This is a question I had trouble getting an answer I liked to when I first heard of it. I got one at the Beachbody Coach Summit at the end of April: it’s an ultra-premium nutrition shake. Bam. That’s exactly what it is. Phrases like “it’s a breakthrough” and “it’s a meal replacement” just aren’t precise enough for me to accept as an answer. (The first because that’s so incredibly vague – Shakeology could be a battery according to that answer – and the second because most people I know who are doing P90X or Insanity either add lots of things to the shake to purposefully not run too big a calorie deficit or use it as a snack, not a meal replacement.) “The smartest calories you can put in your body” I guess isn’t bad, but frankly anything that sounds like a marketing slogan I don’t find illuminating when I’m just trying to understand what something is. But ultra-premium nutrition shake, that makes sense and includes all the ways in which people drink it.
There’s videos and websites and whatnot where you can get more information on the ingredients. I’ve even mentioned some of that during my Shakeology cleanse in some of my posts. (Somehow, Shakeology kept coming up.) Here I thought I’d share some more of my notes from Summit, on Shakeology this time, to try to provide some information that isn’t already on my Shakeology site. These notes are from the seminar Isabelle Daikeler and Darin Olien, co-creators of Shakeology, gave. Isabelle is a nutritionist and trainer and holds BAs in kinesiology and sports medicine. Darin Olien is also a nutritionist and a personal trainer and an experienced sourcer of quality raw ingredients. (Both seem very keen about making a solidly good product – Isabelle had previously walked out on shake projects because the companies wanted to compromise the ingredients due to cost.)
Slight nutritional deficiencies can add up over time, leading to digestive problems, weight gain, mental imbalances, inflammation, and premature aging. Shakeology is more than a protein drink, or a meal replacement drink, or an antioxidant drink, it is an ultra-premium health shake. It boosts energy, improves digestion, stops cravings for bad foods (side note: isn’t it interesting how my Twix cravings went away AFTER I went from eating 2000 Cal/day to 1200Cal/day on the Shakeology cleanse? You’d think less calories would make me want candy more! But no), and helps you lose weight.
Shakeology is derived from whole foods and nourishes at a cellular level. It helps stabilize blood sugar (see above note about candy and calorie-cutting) and is certified low GI. There are no refined sugars, artificial flavors, or chemicals. (That last one may sound redundant, but I appreciate the scientific precision – technically speaking, you consist of chemicals. Artificial chemicals are the chemicals people usually think of when they say “chemicals”, but that association can easily be used to scare people with the word “chemical” unnecessarily.) Shakeology acts as a multivitamin. It also contains adaptogenic herbs (which I have been reading up on after thinking that ‘adaptogen’ sounds like a buzzword that doesn’t mean anything, but it seems to only be a poor name choice, there’s a lot of science behind adaptogens – I’m getting to summarizing some of those papers), which help with managing stress.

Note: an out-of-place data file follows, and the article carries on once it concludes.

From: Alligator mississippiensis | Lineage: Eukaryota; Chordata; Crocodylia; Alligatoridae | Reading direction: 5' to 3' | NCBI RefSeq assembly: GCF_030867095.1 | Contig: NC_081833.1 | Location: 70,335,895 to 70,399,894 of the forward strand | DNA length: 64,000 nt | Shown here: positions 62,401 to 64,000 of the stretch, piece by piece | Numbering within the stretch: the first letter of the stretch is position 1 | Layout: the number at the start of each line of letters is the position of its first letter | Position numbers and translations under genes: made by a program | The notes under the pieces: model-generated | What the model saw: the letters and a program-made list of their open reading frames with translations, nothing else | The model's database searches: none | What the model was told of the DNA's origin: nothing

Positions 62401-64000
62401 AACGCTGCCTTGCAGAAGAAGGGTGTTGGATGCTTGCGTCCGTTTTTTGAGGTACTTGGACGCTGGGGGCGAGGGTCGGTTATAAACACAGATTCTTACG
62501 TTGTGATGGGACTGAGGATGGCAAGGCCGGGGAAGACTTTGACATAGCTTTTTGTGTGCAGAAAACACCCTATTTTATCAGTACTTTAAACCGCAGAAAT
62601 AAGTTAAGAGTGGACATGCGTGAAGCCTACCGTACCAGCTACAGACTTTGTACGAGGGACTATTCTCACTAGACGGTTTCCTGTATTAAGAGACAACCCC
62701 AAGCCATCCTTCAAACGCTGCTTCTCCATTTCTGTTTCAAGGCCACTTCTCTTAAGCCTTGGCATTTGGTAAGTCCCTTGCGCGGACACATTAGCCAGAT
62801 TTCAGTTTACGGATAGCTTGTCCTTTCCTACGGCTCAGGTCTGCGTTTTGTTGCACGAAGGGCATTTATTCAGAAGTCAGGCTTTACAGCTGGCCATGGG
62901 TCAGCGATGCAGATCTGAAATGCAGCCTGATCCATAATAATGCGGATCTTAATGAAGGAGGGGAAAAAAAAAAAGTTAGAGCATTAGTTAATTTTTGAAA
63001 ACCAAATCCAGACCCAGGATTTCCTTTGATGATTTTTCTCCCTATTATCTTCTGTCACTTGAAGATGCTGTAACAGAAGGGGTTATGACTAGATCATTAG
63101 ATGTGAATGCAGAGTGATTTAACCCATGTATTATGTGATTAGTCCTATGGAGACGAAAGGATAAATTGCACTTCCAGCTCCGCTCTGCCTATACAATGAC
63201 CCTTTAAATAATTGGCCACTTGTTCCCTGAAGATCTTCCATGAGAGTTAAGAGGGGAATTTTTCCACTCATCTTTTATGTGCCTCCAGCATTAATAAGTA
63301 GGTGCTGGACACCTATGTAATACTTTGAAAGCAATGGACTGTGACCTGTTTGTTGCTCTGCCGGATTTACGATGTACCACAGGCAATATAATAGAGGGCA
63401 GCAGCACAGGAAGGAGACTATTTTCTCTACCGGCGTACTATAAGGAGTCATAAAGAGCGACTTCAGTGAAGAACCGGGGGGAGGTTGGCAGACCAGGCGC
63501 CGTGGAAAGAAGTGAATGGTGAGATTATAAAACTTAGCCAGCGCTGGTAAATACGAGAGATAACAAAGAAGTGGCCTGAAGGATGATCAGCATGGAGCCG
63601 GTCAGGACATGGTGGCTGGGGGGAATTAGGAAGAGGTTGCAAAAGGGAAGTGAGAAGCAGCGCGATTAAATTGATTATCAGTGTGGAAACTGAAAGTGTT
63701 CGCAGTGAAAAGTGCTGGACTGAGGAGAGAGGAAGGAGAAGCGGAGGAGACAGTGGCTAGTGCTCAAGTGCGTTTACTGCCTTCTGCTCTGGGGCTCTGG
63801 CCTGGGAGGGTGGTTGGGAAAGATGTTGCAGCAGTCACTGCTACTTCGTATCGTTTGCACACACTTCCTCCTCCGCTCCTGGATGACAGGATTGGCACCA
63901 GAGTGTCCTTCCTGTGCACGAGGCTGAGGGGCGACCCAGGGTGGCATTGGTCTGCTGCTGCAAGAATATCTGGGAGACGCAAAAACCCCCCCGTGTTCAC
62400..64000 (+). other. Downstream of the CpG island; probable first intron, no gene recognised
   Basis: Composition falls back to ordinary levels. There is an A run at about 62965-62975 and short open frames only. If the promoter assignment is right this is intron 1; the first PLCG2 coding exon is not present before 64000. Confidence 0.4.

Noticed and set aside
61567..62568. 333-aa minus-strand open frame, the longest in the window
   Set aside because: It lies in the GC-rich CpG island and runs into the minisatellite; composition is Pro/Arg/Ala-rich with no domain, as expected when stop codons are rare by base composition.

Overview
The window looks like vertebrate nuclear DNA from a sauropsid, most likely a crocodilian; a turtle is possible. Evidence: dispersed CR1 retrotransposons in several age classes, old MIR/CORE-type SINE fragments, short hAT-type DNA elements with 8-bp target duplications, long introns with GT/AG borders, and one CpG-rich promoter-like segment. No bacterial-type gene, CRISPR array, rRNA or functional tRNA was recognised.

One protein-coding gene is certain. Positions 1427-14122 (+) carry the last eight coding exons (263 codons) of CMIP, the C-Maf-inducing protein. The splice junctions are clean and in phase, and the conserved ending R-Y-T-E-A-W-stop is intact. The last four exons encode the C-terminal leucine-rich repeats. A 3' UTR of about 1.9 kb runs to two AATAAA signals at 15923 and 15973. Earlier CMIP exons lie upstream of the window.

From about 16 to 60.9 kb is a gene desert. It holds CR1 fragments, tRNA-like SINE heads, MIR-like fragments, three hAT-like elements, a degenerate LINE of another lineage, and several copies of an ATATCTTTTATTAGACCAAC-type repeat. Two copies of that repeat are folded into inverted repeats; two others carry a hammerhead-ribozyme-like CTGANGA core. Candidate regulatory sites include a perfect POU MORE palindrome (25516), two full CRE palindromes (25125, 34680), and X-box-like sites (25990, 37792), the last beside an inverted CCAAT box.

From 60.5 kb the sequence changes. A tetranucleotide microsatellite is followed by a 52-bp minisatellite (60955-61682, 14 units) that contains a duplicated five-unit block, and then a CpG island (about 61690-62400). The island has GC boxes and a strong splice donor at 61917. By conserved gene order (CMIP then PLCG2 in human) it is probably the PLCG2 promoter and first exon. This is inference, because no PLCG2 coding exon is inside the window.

Olien contacted 10,000 farmers about supplying ingredients for Shakeology! He, like Isabelle, had had previous bad experiences with formulating shakes for mainstream companies. He said that even with organic food, there are nutrients that you are missing because some nutrients degrade quickly with time – so while the food is being shipped to you, some nutrients are decomposing. (Insert the standard argument for eating local food here. However, not all of us can eat all local all organic food. I wish it was otherwise but reality is what it is.) Olien confirms the contents of the foods he buys from farmers himself and asks for certificates of analysis to compare to. He also makes sure the ingredients are dried below 120 degrees Fahrenheit, to make sure none of the nutrients start decomposing.
Darin gave an interesting example of how complicated studying how what we eat affects us can be, even when you try to keep it simple: vitamin C (aka citric acid) is acidic both in and out of the stomach – but lemon juice, which contains citric acid, is not acidic in the stomach. His philosophy is nature first, science second. I am inclined to agree. I went into the hard sciences because it’s simpler than bio-related stuff. I’m not kidding. I can derive the equations that describes an electron traveling through a crystalline material. The citric acid-lemon juice example defies common sense and the only way we found out was that someone had to measure! And let me tell you… there are a lot of things in the world you can try to measure. A LOT. A LOT A LOT. Scientists will build careers on debating how eating this or that affects your chance of getting some disease or other or living longer or what-have-you. I think it’s easiest to just cut to the chase and look at the big picture and not get so caught up in the details of how something might work. Just note whether it does or not and use that information. Otherwise you’ll be waiting until your deathbed for someone to tell you for sure how to live. You just don’t have that kind of time.
That’s why I’m all about trying for yourself. Sort through your options, pick a few you think are best, and then start trying. Try it for a while, then see how you feel.